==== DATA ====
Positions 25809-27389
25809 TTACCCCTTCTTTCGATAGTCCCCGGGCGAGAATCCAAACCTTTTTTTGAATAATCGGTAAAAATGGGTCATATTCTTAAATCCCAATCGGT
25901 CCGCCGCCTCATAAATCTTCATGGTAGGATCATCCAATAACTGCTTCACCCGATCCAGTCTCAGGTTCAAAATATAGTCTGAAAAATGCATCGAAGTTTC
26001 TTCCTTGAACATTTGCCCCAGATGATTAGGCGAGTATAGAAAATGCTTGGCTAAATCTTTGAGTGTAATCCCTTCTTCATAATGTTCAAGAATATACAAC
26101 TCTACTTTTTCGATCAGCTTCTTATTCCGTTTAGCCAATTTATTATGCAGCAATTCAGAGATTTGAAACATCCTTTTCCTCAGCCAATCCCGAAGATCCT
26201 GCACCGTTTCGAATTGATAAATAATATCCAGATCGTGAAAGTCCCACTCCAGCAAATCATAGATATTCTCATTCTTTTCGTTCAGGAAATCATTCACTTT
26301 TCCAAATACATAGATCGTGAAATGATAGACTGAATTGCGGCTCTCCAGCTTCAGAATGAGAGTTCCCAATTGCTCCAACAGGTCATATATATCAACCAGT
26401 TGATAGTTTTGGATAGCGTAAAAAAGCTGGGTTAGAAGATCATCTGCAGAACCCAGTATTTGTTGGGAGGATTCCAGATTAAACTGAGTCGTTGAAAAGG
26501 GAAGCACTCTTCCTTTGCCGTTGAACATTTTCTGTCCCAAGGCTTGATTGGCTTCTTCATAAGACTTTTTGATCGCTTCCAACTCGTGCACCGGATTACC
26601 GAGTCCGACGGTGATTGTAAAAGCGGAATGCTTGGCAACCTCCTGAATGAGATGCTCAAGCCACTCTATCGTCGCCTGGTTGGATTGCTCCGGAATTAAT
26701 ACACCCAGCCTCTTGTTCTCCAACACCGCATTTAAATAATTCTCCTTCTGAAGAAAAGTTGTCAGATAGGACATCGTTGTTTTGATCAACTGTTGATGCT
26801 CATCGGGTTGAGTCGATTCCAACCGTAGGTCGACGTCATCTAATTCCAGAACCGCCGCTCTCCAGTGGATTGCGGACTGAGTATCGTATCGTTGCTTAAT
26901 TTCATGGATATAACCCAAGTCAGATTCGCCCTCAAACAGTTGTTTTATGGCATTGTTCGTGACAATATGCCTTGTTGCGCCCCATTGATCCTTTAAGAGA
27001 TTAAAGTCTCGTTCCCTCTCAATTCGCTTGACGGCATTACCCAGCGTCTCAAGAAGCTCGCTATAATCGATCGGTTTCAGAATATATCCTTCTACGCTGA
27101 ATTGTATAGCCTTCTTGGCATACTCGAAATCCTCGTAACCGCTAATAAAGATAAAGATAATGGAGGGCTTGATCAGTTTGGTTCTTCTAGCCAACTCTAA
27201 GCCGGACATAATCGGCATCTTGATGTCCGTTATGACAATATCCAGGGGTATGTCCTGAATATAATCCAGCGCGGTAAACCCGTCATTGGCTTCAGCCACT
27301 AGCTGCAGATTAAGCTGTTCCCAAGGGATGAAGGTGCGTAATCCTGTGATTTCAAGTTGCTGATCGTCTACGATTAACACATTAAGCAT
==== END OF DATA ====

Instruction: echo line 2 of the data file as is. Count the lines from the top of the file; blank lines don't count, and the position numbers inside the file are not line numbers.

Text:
25809 TTACCCCTTCTTTCGATAGTCCCCGGGCGAGAATCCAAACCTTTTTTTGAATAATCGGTAAAAATGGGTCATATTCTTAAATCCCAATCGGT